One key difference: Hollywood stars tend to have massive financial resources at their disposal. For regular folks like Monica Kipiniak, to achieve her dream of motherhood, it’s been much more of a financial hill to climb.

“But one of the great things about becoming an older mom is that you’re so grateful for it and love every moment,” Kipiniak says.

More on the cost of raising a child:

TIME Parenting

When Parents and the State Disagree Over a Child’s Medical Treatment

ASHYA KING
Five-year-old Ashya King is accompanied by his parents Brett, left, and Naghmeh King, right, on his arrival at the Motol hospital in Prague on Sept. 8, 2014 Filip Singer—EPA

A British couple prevails after a long fight for access to alternative medical treatment for their son, but the debate over parental rights goes on

It almost sounds like the plot of a dystopian novel: a British couple was arrested in Spain and thrown in jail after they took their 5-year-old boy, who has a brain tumor, out of a British state hospital to seek alternative treatment abroad. The wrenching case has unleashed an international debate over parental rights, medical ethics and who should have the final word when it comes to the fate of an extremely ill child.

The boy, Ashya King, was diagnosed with a brain tumor in July. After a surgery to remove the tumor at Southampton General Hospital, in southern England, doctors recommended that Ashya undergo chemotherapy and radiotherapy. (The hospital told TIME that with such treatment, Ashya’s survival rate was between 70% and 80%.) But Brett and Naghmeh King weren’t comfortable with the idea of chemotherapy and began asking the doctors about proton-beam therapy, which is believed to target tumors more precisely than radiotherapy and is thought to be less physically devastating than chemo. According to Brett King, Ashya’s doctor told him that the treatment “would have no benefit whatsoever.” Yet the Kings, who had researched proton-beam therapy and had contacted a clinic in the Czech Republic that offered the treatment, felt differently. So, on Aug. 28, the couple took their son from the hospital and traveled to Spain, in order to sell their property to raise funds to pay for Ashya’s treatment privately.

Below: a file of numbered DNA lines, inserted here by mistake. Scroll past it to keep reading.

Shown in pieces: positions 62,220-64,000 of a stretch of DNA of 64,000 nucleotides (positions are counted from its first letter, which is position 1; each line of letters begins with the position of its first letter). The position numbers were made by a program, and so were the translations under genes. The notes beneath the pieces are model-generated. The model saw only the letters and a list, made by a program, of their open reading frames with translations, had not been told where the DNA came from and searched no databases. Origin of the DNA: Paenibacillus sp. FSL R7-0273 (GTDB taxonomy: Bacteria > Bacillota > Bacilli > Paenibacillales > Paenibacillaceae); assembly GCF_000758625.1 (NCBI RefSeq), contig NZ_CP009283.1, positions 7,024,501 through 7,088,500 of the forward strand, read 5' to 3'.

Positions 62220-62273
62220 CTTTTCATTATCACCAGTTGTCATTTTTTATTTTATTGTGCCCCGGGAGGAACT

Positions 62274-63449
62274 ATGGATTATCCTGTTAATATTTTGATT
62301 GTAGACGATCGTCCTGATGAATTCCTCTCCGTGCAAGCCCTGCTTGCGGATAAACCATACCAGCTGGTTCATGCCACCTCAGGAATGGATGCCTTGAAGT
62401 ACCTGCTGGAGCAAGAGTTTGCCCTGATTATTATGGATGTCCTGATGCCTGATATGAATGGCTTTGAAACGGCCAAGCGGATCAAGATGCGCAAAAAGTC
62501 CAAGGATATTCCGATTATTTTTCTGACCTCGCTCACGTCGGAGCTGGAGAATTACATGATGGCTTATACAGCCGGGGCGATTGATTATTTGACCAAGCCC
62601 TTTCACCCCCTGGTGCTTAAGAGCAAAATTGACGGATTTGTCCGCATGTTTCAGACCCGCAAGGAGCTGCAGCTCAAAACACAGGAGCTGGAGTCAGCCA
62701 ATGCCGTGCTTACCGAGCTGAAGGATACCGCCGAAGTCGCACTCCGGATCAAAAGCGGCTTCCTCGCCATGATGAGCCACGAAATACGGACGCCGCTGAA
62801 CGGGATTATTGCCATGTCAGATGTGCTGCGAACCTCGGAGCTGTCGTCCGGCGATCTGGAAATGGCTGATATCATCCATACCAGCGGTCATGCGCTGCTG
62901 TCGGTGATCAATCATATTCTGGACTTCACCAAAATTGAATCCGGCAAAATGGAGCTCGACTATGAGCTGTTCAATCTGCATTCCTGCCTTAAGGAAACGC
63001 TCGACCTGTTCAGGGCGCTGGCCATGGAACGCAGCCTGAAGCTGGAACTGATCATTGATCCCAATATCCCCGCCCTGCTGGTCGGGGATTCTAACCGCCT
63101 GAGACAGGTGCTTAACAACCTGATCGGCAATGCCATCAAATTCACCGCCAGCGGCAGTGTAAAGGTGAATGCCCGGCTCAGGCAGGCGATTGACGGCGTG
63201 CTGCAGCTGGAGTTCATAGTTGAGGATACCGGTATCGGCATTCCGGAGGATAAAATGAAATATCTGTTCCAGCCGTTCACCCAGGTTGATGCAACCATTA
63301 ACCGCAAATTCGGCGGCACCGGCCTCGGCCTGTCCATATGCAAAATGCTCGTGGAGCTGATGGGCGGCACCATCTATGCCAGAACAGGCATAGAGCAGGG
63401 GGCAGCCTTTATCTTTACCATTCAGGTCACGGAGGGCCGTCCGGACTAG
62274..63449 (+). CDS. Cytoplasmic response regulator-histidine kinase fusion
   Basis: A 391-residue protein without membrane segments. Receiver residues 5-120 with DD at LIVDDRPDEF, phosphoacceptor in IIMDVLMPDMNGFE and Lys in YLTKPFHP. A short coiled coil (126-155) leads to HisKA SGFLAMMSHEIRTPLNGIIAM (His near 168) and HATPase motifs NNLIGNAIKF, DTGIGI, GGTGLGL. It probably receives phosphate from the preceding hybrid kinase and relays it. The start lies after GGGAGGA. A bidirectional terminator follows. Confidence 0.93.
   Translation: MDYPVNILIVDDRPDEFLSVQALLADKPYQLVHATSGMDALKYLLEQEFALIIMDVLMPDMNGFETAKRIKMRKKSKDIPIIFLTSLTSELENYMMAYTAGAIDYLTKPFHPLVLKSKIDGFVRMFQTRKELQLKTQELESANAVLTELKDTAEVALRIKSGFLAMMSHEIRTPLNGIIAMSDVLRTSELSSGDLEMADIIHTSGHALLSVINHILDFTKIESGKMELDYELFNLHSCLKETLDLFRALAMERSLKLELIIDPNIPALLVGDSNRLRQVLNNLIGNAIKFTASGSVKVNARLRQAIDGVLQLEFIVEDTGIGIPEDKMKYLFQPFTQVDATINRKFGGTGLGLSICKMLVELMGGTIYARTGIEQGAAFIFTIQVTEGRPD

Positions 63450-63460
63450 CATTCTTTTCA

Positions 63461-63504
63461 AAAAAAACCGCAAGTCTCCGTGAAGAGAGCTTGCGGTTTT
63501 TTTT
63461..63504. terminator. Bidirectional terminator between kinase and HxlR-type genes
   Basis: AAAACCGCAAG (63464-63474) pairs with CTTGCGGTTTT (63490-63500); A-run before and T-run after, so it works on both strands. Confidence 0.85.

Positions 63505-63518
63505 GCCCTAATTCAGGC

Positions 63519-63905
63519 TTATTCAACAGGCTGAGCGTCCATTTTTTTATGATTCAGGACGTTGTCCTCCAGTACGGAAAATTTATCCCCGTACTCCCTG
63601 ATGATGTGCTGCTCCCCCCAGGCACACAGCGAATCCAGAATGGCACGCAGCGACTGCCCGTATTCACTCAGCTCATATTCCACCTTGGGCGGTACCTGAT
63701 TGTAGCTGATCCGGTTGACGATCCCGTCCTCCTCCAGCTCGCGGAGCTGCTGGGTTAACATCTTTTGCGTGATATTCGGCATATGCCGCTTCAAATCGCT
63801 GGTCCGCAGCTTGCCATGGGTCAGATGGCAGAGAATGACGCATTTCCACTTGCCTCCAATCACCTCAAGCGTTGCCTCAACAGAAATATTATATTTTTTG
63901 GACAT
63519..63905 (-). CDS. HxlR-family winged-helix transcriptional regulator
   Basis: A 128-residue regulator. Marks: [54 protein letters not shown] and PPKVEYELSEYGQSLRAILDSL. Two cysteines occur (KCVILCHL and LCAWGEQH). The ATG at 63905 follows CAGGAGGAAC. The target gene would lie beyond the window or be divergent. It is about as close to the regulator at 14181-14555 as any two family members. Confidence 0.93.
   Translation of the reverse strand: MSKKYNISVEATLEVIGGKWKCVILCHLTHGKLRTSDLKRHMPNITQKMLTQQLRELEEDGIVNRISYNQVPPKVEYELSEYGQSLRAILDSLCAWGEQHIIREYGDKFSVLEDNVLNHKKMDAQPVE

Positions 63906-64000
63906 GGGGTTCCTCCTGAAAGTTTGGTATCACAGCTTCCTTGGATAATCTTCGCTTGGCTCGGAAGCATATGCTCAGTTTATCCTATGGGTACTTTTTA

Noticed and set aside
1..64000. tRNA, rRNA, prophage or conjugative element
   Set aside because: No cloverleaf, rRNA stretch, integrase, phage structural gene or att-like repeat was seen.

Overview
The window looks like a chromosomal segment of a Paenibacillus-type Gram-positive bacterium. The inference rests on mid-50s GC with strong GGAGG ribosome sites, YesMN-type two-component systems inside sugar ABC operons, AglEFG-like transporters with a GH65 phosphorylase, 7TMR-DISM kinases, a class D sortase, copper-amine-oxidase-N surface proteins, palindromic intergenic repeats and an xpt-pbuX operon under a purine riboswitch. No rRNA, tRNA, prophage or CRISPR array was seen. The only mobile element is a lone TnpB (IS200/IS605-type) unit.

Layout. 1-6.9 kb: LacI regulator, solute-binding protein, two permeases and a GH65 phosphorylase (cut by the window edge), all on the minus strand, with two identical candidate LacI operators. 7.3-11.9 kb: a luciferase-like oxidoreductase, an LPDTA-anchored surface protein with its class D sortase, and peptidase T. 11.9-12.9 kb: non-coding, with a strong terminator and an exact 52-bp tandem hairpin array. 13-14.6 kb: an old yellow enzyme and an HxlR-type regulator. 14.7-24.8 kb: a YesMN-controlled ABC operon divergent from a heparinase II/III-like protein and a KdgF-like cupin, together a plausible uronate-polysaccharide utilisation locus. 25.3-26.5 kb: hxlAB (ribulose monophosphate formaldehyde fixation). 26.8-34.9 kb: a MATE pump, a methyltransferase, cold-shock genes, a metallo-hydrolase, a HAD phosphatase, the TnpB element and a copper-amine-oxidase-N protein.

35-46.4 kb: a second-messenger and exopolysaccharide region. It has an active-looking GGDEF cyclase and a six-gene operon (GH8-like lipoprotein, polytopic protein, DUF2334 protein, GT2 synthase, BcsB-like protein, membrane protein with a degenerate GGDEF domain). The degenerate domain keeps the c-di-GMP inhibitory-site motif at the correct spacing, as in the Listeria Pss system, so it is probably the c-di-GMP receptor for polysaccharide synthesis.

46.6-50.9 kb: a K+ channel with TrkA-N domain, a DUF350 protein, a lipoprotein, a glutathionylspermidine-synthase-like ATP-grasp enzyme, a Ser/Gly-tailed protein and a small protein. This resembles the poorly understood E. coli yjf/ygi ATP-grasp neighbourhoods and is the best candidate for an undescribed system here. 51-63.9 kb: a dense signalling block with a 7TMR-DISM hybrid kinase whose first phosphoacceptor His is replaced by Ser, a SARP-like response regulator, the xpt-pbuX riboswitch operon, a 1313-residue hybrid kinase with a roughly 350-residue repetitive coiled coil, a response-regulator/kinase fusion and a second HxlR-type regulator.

Unbeknownst to them, the British hospital then contacted the authorities and notified them that Ashya’s life was in danger without proper medical supervision and the Kings were nowhere to be found. (Brett King later said he had told doctors he planned to take his son abroad.) Britain’s Crown Prosecution Services (CPS) issued a European arrest warrant for the couple on suspicion of neglect and cruelty to a child. It wasn’t long before the Kings were found and arrested by Spanish police, while little Ashya was placed alone in a hospital near Málaga, without his family to comfort him.

The ordeal made headlines across the U.K., where a lot of emphasis was placed on the family’s beliefs (they’re Jehovah’s Witnesses), and more than 130,000 people signed an online petition calling for the boy to be reunited with his parents. It was three days before the couple was released and CPS dropped their arrest warrant. The hospital has also suggested that they would now support the family’s decision to seek proton-beam therapy for Ashya.

On Monday Sept. 8, the family was able to transfer the boy to Prague’s Motol hospital where doctors will assess his condition before a potential move to a proton-therapy center. But the family’s ordeal has set raised a spate of questions. How did this happen? How did this couple — who are, by most accounts, loving, devoted parents that only want the best for their desperately ill child — end up being pursued by the authorities in not one, but two countries and thrown in jail? Why did a small boy find himself alone in a foreign hospital without his parents or siblings to comfort him? It’s a murky, complicated case and, for many reasons, it’s not clear just where the blame lies.

Despite the international police search and the arrest of the worried, loving parents of a sick child, British authorities have now admitted that Ashya wasn’t facing much danger. Though the CPS’s spokesman insisted in a statement that at the time the arrest warrant was issued authorities were convinced that there was a “serious risk of threat to [Ashya's] life,” he also noted that investigators had later found that:

[Brett and Naghmeh King] did take certain steps to safeguard the health of Ashya, for example it appears they had ordered specialist foods to care for Ashya, and had managed to charge [his] food pump using their car battery. Also, evidence from two independent medical experts indicated that the risk to Ashya’s life was not as great or immediate as had been originally thought. Accordingly the necessary element of wilful neglect to support a charge of child cruelty could not be proved to the required standard.